The Third Sunday in Lent

Ah, the unexpected! I was heading home on Sunday from Coventry along the A14 when the tell-tale signature of red tails lights said I wasn’t going anywhere. I stopped. Fire brigade, ambulances, police all came past. We waited. Four hours later Highways turned the cars around – having got all the lorries to move to the edges – and we slowly headed back 2 miles or so to the turnoff to resume our journey. Now I had expected to live those four hours of my life differently but I still lived them – dozing, reading, talking with my daughter in Australia.

I was at a Churches Together in England meeting for the group of which the ELCE is a member. We rarely meet in person – there are some advantages with online meetings! – but this meeting was a farewell meeting for some member churches and some church representatives. And then the unexpected happened! Those who were leaving said that their churches had made recent decisions which meant that they were not departing! Then another church leader announced an unexpected departure. ‘At least we can eat the farewell cake with a good conscience’ I said! The news was unexpected – on both accounts.

From time to time, I meet people who want me to tell them the future – even in detail – about them or the ELCE or Ascension or about me – and I give general answers. I might talk about ‘trajectories’ – if we stay on this course of action then this outcome will probably happen – or I talk about processes – if you take this course then this door will probably open for you. I hope I mention that God is faithful to us in all our decisions and circumstances and particularly in the unexpected. The couple, at the altar, want the ‘happy ever after’ but the unexpected can happen and yet each person can commit to following Jesus in their marriage no matter what happens – especially when it is unexpected. Yes, our commitment to Jesus varies as is evidenced by our behaviour but we can daily return to our Baptism – to Jesus and who he says we are – and then for that day seek to be committed to him again which is lived out in our daily vocation (as it applies to us as child, friend, spouse, parent, worker, employer, citizen, ruler, congregational member, pastor). Our living is both planned – it is good to make plans for the future – but also constantly dealing with the unexpected – we don’t know what will happen by sunset today!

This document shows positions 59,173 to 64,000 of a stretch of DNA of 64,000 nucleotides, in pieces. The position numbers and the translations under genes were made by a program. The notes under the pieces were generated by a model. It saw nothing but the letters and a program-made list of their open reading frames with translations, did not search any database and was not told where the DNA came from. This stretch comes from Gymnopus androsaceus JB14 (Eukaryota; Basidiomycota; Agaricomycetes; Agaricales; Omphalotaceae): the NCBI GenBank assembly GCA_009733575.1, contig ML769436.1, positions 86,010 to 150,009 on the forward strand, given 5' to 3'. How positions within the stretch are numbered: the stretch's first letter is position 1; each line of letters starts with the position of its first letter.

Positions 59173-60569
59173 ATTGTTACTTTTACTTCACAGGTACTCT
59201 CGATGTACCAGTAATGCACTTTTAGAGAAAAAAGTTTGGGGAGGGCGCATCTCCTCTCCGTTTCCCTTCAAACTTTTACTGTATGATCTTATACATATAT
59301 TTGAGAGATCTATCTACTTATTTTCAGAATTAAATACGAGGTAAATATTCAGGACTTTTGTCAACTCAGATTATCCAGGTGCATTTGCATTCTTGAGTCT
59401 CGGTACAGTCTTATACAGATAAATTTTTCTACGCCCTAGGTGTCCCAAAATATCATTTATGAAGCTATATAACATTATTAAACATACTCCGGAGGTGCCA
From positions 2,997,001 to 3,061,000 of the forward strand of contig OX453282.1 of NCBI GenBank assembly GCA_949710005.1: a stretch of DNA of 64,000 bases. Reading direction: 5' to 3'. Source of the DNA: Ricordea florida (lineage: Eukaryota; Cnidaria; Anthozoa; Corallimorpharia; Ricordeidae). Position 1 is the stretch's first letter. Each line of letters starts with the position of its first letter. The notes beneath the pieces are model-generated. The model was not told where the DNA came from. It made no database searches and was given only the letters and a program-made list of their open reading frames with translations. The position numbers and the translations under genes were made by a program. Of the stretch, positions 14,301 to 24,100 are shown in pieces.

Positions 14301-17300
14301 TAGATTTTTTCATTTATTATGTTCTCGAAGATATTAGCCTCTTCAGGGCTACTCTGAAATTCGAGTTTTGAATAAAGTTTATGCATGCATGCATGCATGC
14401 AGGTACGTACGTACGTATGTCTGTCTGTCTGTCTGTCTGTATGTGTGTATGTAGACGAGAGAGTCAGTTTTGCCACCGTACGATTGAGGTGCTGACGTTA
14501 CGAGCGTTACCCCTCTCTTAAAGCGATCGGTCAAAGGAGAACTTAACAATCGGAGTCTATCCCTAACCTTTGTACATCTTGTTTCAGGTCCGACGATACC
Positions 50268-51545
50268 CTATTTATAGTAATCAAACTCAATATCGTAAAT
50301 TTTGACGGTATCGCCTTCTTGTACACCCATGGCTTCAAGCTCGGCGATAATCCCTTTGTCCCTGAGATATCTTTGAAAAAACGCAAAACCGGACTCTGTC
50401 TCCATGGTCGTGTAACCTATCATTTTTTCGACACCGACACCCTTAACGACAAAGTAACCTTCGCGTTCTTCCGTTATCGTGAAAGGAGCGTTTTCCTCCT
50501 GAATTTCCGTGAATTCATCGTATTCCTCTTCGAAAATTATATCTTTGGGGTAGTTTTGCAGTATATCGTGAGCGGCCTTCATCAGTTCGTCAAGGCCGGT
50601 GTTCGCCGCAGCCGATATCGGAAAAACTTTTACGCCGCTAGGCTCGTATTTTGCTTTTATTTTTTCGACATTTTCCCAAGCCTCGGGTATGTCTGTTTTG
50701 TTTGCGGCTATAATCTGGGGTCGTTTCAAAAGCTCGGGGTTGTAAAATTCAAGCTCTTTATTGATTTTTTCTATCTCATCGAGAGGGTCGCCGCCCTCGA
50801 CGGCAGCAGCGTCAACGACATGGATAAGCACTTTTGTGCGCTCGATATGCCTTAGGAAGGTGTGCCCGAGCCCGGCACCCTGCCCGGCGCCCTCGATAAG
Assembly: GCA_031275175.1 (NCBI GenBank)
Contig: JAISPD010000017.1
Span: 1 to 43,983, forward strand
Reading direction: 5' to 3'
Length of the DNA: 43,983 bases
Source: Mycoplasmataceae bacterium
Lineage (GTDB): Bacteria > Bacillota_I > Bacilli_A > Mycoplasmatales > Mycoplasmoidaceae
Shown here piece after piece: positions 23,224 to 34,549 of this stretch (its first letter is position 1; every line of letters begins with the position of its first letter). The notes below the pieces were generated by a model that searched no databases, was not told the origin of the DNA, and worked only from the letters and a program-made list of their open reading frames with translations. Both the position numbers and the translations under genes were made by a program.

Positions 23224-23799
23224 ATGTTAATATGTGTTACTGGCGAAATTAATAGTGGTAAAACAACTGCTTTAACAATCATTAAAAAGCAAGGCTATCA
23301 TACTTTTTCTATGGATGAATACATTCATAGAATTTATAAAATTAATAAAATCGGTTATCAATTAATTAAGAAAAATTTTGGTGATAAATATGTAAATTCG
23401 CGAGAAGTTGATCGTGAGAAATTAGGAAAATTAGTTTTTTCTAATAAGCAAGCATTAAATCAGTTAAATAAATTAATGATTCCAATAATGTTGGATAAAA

James wrote to dispersed Christians: 13 Come now, you who say, “Today or tomorrow we will go into such and such a town and spend a year there and trade and make a profit” – 14 yet you do not know what tomorrow will bring. What is your life? For you are a mist that appears for a little time and then vanishes. 15 Instead you ought to say, “If the Lord wills, we will live and do this or that” (James 4:13-15 ESV).

For people who need to be in control or have certainty, the unexpected can be particularly challenging – as is an uncertain future. We all know the adage ‘if you fail to plan, you plan to fail’ so planning itself isn’t the issue. I planned to go home from Coventry and I eventually did exactly that. But there is a human illusion and mixed with hubris that the best life is about minimising the unexpected and achieving what I plan to achieve. I think that can produce ulcers and disappointment and dissatisfaction. I learnt a long time ago – and especially when I had accepted a call and then it happened that the congregation fell into an environmental and political crises and I felt like I was leaving them in the lurch – that God is with us in our todays and tomorrows and forever – and nothing is unexpected to him. So we use our sanctified commonsense to work out how to live today (whom to serve) – and grow in a confidence that whatever the unexpected – it wasn’t unexpected to God – and so we now have an unexpected moment to discover what good God is bringing about – and that discovery and way of living is engaging and exciting – even if you’re frustrated when stuck in a traffic jam!